- Personal finance camps are becoming increasingly popular to supplement financial education that's often lacking in schools.
- Spending a summer focused on money management is not always the best option for young children, some experts say.
When Lauryn Luther earns money she is careful to set aside 15 percent in a rainy day fund right from the start. She also saves another 15 percent in an interest-bearing account for big expenses down the road, like college or a car. She then commits 30 percent to charity and spends the last 40 percent mostly how she sees fit – whether that's on toys, a book or her favorite candy.
She's a 10-year-old.
Lauryn is one of a growing number of children who have learned about money by enrolling in a summer camp focused on financial education.
Lauryn's mom, Laura Luther, said her daughter excelled in all types of math, but the financial education component was missing from her school's curriculum. So they turned to a summer session at Moolah U, an Austin, Texas-based finance program for children aged 8 to 15.
"It's really helped her at a whole different level," she said.
Gayle Reaume, founder and CEO of Moolah U, said she started the sessions in 2005 to answer kids' questions about how value is determined and created. She also recognized that there could be long-term benefits. "All of these people are spending more than they make. What if you knew that at 10 or 12?" she said.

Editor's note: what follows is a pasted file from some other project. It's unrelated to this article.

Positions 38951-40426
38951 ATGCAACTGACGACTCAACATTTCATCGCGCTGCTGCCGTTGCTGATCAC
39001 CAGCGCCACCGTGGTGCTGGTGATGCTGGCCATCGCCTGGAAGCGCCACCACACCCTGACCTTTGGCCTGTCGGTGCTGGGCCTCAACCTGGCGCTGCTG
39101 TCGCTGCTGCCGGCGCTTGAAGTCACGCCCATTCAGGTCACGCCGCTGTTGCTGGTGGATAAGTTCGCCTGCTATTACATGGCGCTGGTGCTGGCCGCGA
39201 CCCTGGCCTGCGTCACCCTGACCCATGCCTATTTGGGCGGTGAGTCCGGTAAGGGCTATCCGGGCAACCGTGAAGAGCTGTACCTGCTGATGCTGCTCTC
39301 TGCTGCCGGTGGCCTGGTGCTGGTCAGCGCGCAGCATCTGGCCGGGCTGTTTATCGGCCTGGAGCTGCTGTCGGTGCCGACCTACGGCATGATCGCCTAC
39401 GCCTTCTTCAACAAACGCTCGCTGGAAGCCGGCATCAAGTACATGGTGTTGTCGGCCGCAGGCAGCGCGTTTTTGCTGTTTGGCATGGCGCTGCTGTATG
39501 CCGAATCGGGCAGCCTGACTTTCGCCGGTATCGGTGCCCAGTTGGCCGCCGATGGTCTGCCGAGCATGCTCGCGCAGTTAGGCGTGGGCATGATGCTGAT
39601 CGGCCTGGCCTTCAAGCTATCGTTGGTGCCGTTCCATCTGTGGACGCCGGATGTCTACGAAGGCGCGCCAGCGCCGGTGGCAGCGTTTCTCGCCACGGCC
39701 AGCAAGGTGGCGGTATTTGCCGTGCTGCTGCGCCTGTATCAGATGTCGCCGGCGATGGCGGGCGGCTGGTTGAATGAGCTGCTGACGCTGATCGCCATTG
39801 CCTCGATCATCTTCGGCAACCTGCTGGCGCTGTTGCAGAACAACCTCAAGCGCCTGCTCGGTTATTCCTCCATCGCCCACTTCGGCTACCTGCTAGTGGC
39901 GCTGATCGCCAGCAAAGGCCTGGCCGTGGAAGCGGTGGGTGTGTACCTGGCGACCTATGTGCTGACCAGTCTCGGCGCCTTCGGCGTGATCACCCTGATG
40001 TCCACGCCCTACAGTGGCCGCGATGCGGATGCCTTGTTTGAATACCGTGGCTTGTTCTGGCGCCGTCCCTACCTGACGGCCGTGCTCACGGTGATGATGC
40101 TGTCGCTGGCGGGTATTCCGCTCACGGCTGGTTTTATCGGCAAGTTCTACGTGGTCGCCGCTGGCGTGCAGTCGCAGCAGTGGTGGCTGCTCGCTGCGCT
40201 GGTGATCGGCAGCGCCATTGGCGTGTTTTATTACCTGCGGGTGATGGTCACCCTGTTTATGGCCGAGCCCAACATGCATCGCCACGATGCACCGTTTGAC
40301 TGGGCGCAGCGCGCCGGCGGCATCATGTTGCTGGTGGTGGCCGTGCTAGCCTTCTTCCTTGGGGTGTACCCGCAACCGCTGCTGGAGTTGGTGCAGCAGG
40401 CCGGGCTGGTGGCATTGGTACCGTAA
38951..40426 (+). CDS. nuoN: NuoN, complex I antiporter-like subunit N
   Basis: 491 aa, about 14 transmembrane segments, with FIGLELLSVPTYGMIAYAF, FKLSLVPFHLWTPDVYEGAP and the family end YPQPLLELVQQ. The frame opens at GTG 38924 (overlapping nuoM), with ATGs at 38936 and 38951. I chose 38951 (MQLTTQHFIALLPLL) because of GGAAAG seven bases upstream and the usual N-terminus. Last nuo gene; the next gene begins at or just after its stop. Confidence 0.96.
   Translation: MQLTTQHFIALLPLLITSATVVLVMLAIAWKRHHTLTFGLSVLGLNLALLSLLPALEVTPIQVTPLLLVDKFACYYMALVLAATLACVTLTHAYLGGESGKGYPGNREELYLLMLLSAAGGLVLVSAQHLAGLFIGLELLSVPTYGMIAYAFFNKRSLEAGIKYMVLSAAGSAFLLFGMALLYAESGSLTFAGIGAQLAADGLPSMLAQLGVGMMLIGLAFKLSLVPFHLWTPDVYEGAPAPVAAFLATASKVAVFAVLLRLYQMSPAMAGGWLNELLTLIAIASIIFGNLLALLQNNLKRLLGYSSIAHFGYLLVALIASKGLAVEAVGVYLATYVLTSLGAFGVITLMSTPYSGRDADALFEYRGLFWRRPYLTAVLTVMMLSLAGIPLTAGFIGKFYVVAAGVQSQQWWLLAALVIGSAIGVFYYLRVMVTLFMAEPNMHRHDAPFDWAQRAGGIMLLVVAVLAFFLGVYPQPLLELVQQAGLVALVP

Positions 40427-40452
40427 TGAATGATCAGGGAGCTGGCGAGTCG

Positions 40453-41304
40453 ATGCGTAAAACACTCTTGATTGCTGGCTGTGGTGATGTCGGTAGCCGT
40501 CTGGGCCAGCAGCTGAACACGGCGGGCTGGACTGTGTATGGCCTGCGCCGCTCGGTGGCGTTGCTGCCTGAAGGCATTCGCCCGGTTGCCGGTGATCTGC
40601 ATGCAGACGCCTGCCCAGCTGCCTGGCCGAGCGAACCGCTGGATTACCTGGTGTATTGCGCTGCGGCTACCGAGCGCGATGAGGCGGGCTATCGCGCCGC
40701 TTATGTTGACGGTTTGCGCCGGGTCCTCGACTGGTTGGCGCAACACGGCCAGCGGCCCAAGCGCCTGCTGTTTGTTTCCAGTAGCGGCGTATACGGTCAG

From its start, the one-week camp, which costs $300, has expanded year after year and "then tripled during the crash," Reaume said.
"Parents are looking at summer options that they consider more substantive," said Ann Travis, a camp consultant also known as The Summer Lady. "They want their kids to spend their time wisely."
For children that might otherwise be playing capture the flag, programs on business, finance and science, technology, engineering and math can be fun, particularly if it's the child's specific interest, Travis said. They also often include field trips, team building and evening activities. "It's not torture."
Personal finance camps, like Moolah U, Camp Millionaire or Money Munchkids to name a few, are becoming increasingly popular, according to Jill Tipograph, founder and CEO of Everything Summer, a summer programs consulting firm.
However, "it's not the traditional day camp route that I think kids benefit from," Tipograph added. "I do think teaching children early financial planning is good," she said, but "being outdoors is important."
"Doing a camp like this coupled with a program that's outdoors, where kids swim and are exposed to a broad range of activities, is fine," Tipograph said.
About 1 in 5 U.S. students don't meet baseline levels for financial literacy proficiency, according to the PISA 2015 Financial Literacy assessment. Only 10 percent are considered "top performers" capable of analyzing complex financial products and problems.
"If we want our kids to avoid the mistakes we made, we need to teach them some basic guidelines, because they aren't going to learn them in school," said Kimberly Foss, a certified financial planner and founder and president of Empyrion Wealth Management. "Kids as young as 3 can grasp basic concepts, like spending and saving."
But with our without finance camp, the best way for parents to start is with a savings jar, Foss said. That helps kids learn good financial habits and how to save.
Financial literacy experts agree that hands-on money management experience is key for financial literacy.